For the purposes of those who want reasonable restrictions on gun ownership — restrictions that will help us avoid the terrible tragedies that have overwhelmed us in recent years; it is part two that gives hope and encouragement. Contrary to the hysterical claims of the National Rifle Association and many in the Congress, the court clearly states the right to bear arms is no less subject to limitation than other rights.
Freedom of Speech does not extend to slander or, as Justice Holmes famously stated “to cry fire in a crowded theater when there is no fire.” It does not cover inciting a riot or encouraging treason. Freedom of Religion certainly does not extend to — say — reviving the ancient Carthaginian worship of the god Baal with infant sacrifices. We could go down the list with examples.
There is a clear legal foundation for imposing limits both on the types of weapons available to the public and on what members of the pubic may have such weapons. In opposing pretty much all such limitations, (in defiance of the wishes of the majority of its own members), the leadership of the NRA leagues itself firmly with terrorists and maniacs. This merits the scorn of decent people everywhere.
Even more worthy of scorn are the NRA’s boot lickers in Congress and state legislatures who are afraid of a minority of NRA members. Their manhood rests in the phallic symbol of a gun barrel.
There have been truly vicious and heartless efforts by some politicians, and right wing media, to discredit the students from Parkland who are spearheading the movement to get intelligent restrictions on assault weapons at long last. The kids have shown themselves to be tough and organized — unwilling to settle any longer for the mealy-mouthed and vacuous “thoughts and prayers” the politicians have offered in place of real solutions.
As Parkland students stated and tweeted:
“Actually, for me, the worst news I got was that 17 people died in my school. One of my best friends was shot twice. And many more were injured. But, sure, keep making us look like we don’t know anything. in reality what we’re doing is much, much, much bigger than you can imagine. t.co/CUn4BfffSX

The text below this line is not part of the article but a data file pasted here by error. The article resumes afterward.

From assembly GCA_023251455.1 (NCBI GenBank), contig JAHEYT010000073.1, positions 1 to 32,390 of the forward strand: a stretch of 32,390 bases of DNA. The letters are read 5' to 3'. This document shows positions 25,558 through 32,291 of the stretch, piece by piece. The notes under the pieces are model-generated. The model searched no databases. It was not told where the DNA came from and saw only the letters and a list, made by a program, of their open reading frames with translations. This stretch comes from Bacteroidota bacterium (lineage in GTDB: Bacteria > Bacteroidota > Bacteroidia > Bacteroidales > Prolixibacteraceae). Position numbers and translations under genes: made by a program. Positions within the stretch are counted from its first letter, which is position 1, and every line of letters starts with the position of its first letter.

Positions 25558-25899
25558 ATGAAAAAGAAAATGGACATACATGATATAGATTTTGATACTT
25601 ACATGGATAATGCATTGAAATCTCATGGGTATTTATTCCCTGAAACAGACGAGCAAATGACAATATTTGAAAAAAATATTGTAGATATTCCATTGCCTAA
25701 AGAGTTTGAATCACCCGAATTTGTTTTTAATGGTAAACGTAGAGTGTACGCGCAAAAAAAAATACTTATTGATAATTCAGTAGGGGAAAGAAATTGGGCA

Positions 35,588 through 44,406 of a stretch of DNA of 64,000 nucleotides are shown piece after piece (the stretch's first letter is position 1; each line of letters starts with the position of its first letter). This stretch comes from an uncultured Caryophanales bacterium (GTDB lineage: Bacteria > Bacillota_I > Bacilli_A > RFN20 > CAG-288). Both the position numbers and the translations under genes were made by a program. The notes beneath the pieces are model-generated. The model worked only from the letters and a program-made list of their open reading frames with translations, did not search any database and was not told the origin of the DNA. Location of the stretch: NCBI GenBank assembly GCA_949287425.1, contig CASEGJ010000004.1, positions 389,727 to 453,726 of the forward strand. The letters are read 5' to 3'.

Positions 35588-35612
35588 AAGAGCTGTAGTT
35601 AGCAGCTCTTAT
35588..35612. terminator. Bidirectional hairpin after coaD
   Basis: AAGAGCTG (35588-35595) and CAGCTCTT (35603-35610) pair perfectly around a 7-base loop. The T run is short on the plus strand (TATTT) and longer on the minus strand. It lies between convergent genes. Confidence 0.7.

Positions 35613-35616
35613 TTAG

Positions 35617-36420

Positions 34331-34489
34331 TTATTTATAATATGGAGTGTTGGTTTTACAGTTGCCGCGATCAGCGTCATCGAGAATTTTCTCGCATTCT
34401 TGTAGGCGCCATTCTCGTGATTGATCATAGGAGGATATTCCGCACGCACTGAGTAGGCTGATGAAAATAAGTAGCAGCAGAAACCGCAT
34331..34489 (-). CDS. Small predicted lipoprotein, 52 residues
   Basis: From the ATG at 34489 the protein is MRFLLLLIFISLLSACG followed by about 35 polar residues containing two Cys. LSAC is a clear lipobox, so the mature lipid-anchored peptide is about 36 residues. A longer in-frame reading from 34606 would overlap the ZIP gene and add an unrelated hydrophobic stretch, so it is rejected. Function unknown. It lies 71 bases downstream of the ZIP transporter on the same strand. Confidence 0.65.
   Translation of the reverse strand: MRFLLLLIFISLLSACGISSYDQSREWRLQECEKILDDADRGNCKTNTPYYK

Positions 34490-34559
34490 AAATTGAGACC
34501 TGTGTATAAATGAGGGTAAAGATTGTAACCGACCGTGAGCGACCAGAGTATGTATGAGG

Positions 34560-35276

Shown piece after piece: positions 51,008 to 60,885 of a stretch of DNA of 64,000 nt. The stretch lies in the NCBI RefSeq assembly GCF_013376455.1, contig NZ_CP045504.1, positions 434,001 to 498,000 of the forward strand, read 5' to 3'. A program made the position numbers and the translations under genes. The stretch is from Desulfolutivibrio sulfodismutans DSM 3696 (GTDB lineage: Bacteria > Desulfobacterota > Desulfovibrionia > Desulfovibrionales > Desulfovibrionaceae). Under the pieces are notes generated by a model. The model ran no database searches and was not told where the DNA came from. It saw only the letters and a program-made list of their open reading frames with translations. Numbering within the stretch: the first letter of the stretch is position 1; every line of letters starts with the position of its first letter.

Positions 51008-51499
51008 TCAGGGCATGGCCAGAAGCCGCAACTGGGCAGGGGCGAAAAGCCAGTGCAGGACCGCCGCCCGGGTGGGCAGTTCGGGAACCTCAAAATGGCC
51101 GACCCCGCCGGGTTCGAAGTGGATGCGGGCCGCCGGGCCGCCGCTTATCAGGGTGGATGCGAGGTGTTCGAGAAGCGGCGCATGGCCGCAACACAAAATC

— Sarah Chadwick// #NEVERAGAIN (@sarahchad_) February 21, 2018
Parkland student David Hogg stated the situation very clearly. When interviewed by CNN’s Anderson Cooper, he said, “The fact that some of the students at Stoneman Douglas High School… are showing more maturity and political action than many of our elected officials is a testament to how disgusting and broken our political system is right now in America. But we’re trying to fix that,”
Sarah Chadwick, David Hogg and the rest of the Stoneman High students know what they are talking about. They are the ones who hid in closets and dark corners as a monster murdered their friends at random. They know too well the terrible price of the NRA’s intransigence, and they aren’t going to take it anymore.
As I wrote this article, thousands of young people assembled in Washington D.C. to demand something be done to protect the most valuable part of out nation — our youth. They are showing the way, as young people have so often in history, to an older generation too ossified, too bought and paid for by special interests like the gun lobby, too tarnished and grown amoral to do the right thing.
These kids are our only hope. May whatever gods there are, bless and empower them for we have never needed them more than we do right now.
Commentator Toby Grace is Editor Emeritus of Out In Jersey magazine.